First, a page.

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Anti-drone tech rules finalised; deployment based on sensitivity of installations

Full-scale protection model for critical assets such as Rashtrapati Bhawan, Parliament House, nuclear installations, airports.

Written by Pranav Mukul | New Delhi | Updated: October 23, 2019 4:52:31 am
The Directorate General of Civil Aviation (DGCA) has issued no-permission, no-takeoff (NPNT) regulations for drones that prescribe a built-in firewall, which prevents drones without the necessary permissions from taking off.

The government has finalised National Counter Rogue Drone Guidelines, with an aim to lay down an array of counter-rogue drone measures and guidelines that can be deployed for handling the threats to installations from unmanned aircraft systems. In the guidelines, the Ministry of Civil Aviation has suggested a counter-rogue drone deployment plan, categorised across three levels, based on the sensitivity of vital assets and installations.

The Directorate General of Civil Aviation (DGCA) has issued no-permission, no-takeoff (NPNT) regulations for drones that prescribe a built-in firewall, which prevents drones without the necessary permissions from taking off. While NPNT norms are a first in the world across countries flying drones, experts argue that the restrictions can only be made applicable to aircraft that are rolled out now. For those already in the market — estimated to be over half a million as per a government document — anti-drone technology and regulations are deemed necessary to prevent any untoward incidents.

“The strategic installations differ from state to state and place to place, based on their geographical condition, criticality and construction type. In view of the requirement of numerous C-UAS (counter-unmanned aircraft system) systems for protection of strategic installations in the country, a realistic vulnerability analysis of identified VAs/VPs (vital areas/vital points) by specialist security agencies based on impact assessment from different category of drones, natural camouflage and local security scenario etc needs to be conducted by MHA (Ministry of Home Affairs) and state home departments to finalise the requirement of C-UAS protection,” as per the document detailing the guidelines that was reviewed by The Indian Express.

The three models suggested in the guidelines include the full-scale model for protection of vital assets of critical national importance like Rashtrapati Bhawan, Parliament House, nuclear installations, major airports, etc; the mid-segment model for installations like metro airports, oil refineries, ports, and power plants; and basic model for state secretariats, important official premises, monuments of national importance etc.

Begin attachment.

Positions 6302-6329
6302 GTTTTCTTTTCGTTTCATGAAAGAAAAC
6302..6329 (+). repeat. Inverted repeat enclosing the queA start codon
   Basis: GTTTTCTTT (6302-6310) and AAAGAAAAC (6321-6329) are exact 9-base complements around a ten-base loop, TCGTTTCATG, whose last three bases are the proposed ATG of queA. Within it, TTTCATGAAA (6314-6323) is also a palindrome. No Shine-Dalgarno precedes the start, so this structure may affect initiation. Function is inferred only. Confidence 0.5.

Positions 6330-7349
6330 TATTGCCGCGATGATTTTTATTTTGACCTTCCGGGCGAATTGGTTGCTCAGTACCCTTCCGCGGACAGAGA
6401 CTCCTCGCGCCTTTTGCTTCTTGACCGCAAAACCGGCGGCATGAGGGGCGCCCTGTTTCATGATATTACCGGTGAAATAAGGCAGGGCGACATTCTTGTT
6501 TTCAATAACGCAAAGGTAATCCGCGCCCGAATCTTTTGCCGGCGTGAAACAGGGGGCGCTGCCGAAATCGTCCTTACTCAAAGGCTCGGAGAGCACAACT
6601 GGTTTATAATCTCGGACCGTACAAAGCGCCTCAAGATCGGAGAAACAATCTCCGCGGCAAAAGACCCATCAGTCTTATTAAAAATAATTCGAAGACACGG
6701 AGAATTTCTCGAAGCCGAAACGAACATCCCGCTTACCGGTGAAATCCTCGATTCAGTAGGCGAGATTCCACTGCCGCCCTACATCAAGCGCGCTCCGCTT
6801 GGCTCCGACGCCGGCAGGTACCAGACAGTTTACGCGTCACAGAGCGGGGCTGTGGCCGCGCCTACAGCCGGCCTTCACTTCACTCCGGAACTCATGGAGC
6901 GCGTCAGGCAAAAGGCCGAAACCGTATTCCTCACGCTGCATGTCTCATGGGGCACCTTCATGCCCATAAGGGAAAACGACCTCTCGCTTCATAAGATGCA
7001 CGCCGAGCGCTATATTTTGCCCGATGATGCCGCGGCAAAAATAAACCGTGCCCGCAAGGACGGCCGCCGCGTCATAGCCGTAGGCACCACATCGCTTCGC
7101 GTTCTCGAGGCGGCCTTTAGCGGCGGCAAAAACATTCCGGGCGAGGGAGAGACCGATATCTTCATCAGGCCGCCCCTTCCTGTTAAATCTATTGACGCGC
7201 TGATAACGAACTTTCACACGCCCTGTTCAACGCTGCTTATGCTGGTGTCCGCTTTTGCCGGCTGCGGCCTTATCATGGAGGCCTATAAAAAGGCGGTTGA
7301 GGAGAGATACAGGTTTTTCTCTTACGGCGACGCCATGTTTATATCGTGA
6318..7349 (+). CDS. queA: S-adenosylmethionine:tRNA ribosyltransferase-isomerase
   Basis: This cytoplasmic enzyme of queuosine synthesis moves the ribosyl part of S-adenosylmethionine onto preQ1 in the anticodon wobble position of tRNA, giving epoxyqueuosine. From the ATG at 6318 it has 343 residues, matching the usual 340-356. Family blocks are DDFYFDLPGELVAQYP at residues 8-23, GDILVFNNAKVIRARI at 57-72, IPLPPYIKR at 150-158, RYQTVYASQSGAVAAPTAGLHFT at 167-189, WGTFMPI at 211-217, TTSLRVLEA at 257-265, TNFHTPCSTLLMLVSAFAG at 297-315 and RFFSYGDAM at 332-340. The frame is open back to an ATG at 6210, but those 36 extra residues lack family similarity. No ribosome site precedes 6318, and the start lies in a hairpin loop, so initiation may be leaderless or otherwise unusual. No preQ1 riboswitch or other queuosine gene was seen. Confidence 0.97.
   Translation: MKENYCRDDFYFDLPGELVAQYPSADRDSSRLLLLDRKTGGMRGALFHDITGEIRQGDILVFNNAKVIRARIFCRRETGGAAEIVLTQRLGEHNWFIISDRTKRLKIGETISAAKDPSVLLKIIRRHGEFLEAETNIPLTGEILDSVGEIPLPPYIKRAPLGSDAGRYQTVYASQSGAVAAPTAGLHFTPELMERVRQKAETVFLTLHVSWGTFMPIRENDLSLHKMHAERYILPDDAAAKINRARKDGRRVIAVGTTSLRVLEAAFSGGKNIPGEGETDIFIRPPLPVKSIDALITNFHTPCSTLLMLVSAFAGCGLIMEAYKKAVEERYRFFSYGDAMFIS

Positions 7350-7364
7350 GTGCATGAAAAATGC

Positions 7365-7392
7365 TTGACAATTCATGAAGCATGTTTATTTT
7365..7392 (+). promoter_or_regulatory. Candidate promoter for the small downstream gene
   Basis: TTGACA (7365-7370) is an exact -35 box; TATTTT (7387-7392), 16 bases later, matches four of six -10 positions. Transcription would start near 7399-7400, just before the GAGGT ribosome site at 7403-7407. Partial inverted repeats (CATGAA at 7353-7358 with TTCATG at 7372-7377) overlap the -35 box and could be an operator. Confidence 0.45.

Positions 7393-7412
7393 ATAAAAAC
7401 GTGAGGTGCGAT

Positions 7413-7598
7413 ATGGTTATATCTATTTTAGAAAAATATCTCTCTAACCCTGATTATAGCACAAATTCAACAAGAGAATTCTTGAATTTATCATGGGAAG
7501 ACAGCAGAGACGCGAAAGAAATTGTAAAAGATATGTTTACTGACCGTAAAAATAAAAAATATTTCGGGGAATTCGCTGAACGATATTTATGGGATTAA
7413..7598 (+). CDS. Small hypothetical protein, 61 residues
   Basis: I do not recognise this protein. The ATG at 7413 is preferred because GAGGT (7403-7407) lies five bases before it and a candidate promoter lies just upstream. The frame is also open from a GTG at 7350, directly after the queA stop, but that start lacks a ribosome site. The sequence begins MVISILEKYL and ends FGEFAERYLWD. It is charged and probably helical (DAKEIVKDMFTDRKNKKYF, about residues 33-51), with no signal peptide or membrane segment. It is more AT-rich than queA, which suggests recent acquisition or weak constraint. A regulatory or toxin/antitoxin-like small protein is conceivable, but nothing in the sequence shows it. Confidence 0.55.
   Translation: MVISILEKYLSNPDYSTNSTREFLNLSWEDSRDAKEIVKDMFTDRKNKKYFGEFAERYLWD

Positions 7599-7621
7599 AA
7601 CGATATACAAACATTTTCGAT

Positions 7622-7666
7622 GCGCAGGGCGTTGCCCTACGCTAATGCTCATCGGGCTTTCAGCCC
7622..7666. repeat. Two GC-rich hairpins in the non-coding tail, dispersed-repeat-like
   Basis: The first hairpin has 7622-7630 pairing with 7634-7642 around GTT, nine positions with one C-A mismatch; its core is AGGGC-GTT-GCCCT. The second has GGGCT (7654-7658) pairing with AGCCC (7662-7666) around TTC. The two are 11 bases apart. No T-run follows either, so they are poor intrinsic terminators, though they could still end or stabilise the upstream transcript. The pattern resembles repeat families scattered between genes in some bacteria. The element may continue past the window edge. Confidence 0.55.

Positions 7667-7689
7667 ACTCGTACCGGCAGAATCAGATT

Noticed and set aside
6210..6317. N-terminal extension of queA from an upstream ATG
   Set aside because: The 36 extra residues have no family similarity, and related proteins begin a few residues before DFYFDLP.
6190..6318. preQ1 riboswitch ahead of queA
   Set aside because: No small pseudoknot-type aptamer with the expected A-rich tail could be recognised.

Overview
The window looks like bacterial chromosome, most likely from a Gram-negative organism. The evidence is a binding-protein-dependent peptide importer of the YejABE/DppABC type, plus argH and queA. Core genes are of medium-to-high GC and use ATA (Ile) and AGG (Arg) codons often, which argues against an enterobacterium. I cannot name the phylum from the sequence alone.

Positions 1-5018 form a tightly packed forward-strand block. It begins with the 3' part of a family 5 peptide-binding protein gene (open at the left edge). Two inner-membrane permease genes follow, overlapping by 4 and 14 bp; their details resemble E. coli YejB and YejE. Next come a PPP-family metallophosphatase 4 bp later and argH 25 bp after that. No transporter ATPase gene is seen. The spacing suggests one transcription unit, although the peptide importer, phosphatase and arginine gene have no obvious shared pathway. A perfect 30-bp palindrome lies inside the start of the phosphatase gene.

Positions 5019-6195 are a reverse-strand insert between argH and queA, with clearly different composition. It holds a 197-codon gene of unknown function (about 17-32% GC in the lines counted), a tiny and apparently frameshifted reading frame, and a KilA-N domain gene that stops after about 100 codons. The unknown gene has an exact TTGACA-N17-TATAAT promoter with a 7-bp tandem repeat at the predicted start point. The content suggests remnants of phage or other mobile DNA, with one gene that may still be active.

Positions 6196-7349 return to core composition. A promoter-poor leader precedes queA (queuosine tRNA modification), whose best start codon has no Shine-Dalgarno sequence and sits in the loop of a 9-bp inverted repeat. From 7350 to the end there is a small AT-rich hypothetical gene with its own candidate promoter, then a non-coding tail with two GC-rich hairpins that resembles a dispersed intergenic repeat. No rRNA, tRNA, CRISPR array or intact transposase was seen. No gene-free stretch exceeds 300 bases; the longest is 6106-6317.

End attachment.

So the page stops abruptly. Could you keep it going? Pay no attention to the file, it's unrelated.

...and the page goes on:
In case of the full-scale category, the guidelines suggest a C-UAS model that consists of primary and passive detection means like radar, radio frequency (RF) detectors, electro-optical, and infrared cameras. In addition to this, soft kill and hard kill measures like RF jammers, GPS spoofers, lasers, and drone catching nets are also suggested to be installed. Similarly, for the mid-segment and basic models, lower level of threat mitigation techniques have been suggested.

In addition to the counter rogue drone deployment models, the civil aviation ministry has also suggested a set of legal procedures to handle rogue drones.

“In most countries, signal jamming devices for RF and GPS jamming and seizing control of aircraft, including the more advanced directed systems and other kinetic and non-kinetic means for interception of drones are either illegal or restricted…As the drone industry continues to expand in India, it is essential that necessary legal provisions are framed to authorise the designated law enforcement agencies to protect the public/vital assets from rogue drones. The legislation shall contain safeguards to ensure that the use of Counter-UAS authority will be risk-based and coordinated closely among relevant departments and agencies to mitigate adverse impacts to the safety, efficiency and accessibility to the Indian airspace to the maximum extent feasible,” the ministry noted.

It has suggested a legal framework to be prepared for authorised use of C-UAS systems by security agencies for protecting vital assets, safeguarding manned aviation, supporting law enforcement activities, protecting national borders and conducting operations.

The genesis of the counter rogue drone guidelines lies in the rising number of drone-related safety incidents across the world including in India. In the recent years, multiple incidents of sightings of drones in near vicinity to commercial airliners and major airports like New Delhi and Mumbai have been reported. Further, the civil aviation ministry has exhorted that the upsurge in drone use has increased the threat quotient for VVIPs who can be targeted through the rogue drones.

“Recent incidents of utilisation of drones to target VVIPs in Venezuela and operations of such platforms dangerously close to dignitaries in Germany, Japan and the US are a stark reminder of the threat level from errant and rogue drones,” it said.

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